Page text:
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Do AYA Cancer Survivors Face a Higher Risk of Developing and Dying From a New Primary Cancer?


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New findings published by Hyuna Sung, PhD, and colleagues in the Journal of the National Cancer Institute showed that 5-year survivors of adolescent and young adult (AYA) cancer in the United States have a higher risk of developing—and nearly double the risk of dying from—a new primary cancer, compared with the general population.  

Hyuna Sung, PhD

Hyuna Sung, PhD

“The risk of subsequent primary cancer among cancer survivors has been extensively studied among childhood cancer survivors, but relatively less is known about AYA cancer survivors,” said Dr. Sung, principal scientist, cancer surveillance research at the American Cancer Society and lead author of the study. “These results strongly stress the need to expand research on and strengthen efforts for surveillance of subsequent cancers among childhood and AYA cancer survivors, as well as develop age-specific, exposure-based, and risk-stratified prevention strategies in this growing population of survivors.”

Analysis and Results

In this study, researchers sought to provide a comprehensive profile of the risk of developing and dying from subsequent cancers among survivors of 29 AYA cancers diagnosed from ages 15 to 39. The analysis included more than 170,000 individuals in nine Surveillance, Epidemiology, and End Results registries who survived 5 years since their initial cancer diagnosis from 1975 to 2013 in the United States.

By 35 years post–cancer diagnosis, 1 in 7 survivors developed a new cancer and 1 in 16 survivors died from a new cancer. The risk among survivors overall compared with the general population was 25% higher for cancer incidence and 84% higher for cancer death.

KEY POINTS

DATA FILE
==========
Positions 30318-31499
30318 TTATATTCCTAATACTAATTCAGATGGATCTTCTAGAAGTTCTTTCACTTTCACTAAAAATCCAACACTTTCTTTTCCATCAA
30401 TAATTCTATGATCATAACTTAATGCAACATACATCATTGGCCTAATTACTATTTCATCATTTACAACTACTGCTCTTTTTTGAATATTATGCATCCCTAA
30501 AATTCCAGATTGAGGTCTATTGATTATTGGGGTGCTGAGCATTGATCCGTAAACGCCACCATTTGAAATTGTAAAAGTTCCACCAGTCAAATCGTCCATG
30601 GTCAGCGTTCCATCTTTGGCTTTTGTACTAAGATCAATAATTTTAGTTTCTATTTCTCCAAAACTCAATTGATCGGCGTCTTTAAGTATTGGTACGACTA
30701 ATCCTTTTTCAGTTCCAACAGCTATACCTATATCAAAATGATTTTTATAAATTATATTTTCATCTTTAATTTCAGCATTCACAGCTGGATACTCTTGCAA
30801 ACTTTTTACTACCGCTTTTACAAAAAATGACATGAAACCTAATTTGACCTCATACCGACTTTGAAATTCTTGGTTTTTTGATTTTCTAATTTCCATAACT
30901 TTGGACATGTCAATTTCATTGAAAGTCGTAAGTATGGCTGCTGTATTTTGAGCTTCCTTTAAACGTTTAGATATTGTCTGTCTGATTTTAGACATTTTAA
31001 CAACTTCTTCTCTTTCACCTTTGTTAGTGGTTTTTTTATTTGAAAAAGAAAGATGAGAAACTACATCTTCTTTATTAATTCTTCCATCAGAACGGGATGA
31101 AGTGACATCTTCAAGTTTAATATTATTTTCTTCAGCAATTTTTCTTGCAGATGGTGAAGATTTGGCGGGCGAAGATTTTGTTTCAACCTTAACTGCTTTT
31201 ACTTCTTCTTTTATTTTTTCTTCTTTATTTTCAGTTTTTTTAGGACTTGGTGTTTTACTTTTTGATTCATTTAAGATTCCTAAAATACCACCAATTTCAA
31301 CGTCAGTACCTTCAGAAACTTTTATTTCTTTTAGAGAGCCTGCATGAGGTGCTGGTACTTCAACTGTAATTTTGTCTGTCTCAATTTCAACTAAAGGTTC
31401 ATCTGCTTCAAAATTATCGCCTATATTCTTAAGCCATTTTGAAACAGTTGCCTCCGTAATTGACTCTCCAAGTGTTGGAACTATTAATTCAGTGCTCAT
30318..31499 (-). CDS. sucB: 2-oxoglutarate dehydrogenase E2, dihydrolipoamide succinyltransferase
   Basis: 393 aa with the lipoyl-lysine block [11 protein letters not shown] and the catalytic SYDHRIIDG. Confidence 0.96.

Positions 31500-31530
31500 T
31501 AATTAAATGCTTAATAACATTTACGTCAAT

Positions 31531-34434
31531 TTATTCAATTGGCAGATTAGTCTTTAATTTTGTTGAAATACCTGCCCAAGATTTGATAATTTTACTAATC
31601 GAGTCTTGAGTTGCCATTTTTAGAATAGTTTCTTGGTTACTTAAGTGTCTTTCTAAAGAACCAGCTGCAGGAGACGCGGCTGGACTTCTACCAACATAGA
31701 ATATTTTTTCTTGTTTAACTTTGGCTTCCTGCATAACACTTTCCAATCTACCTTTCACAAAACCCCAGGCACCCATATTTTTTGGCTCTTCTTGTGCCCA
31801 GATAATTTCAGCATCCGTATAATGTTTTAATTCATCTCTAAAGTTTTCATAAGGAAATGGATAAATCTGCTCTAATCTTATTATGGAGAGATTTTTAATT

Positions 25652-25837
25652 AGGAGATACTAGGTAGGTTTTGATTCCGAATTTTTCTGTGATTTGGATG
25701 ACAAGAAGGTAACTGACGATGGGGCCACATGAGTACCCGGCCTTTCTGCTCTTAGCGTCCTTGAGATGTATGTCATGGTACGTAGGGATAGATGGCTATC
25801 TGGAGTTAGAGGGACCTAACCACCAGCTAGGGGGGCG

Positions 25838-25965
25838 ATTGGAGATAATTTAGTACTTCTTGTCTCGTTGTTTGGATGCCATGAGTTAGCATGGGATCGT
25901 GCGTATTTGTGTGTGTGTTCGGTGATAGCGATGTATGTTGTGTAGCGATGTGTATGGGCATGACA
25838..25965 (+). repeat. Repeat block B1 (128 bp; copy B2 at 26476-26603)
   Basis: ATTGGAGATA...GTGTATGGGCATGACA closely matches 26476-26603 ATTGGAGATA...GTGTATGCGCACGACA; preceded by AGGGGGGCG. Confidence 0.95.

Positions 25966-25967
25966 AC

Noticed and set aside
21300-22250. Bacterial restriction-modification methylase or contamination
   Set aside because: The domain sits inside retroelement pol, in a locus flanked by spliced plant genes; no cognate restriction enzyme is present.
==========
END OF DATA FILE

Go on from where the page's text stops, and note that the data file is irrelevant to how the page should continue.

• Thirty-five years post–cancer diagnosis, 1 in 7 survivors developed a new cancer and 1 in 16 survivors died from a new cancer.
  • The risk among survivors overall compared with the general population was 25% higher for cancer incidence and 84% higher for cancer death.

The types of subsequent primary cancer and the magnitude of the risk varied substantially by the first cancer type; however, female breast, lung, and colorectal cancers were the most common, constituting 36% of all subsequent cancers and 39% of all subsequent cancer deaths. Lung cancer alone represented 11% of all subsequent cancers and 24% of all deaths from subsequent cancers.

“These findings underscore the critical role of providing high-quality posttreatment survivorship care to reduce the risk of subsequent cancers,” Dr. Sung said. “Given the younger age at diagnosis, there often should be more opportunities for prevention and early detection of subsequent cancers in this survivor group. However, preventing and managing such risk requires knowledge of its impact and optimal risk-based screening in place. Access to easily understood information and tailored resources based on survivors’ history of cancer are needed to support survivors to navigate survivorship care and maximize wellness as they age.”

Disclosure: For full disclosures of the study authors, visit academic.oup.com/jnci.

The content in this post has not been reviewed by the American Society of Clinical Oncology, Inc. (ASCO®) and does not necessarily reflect the ideas and opinions of ASCO®.
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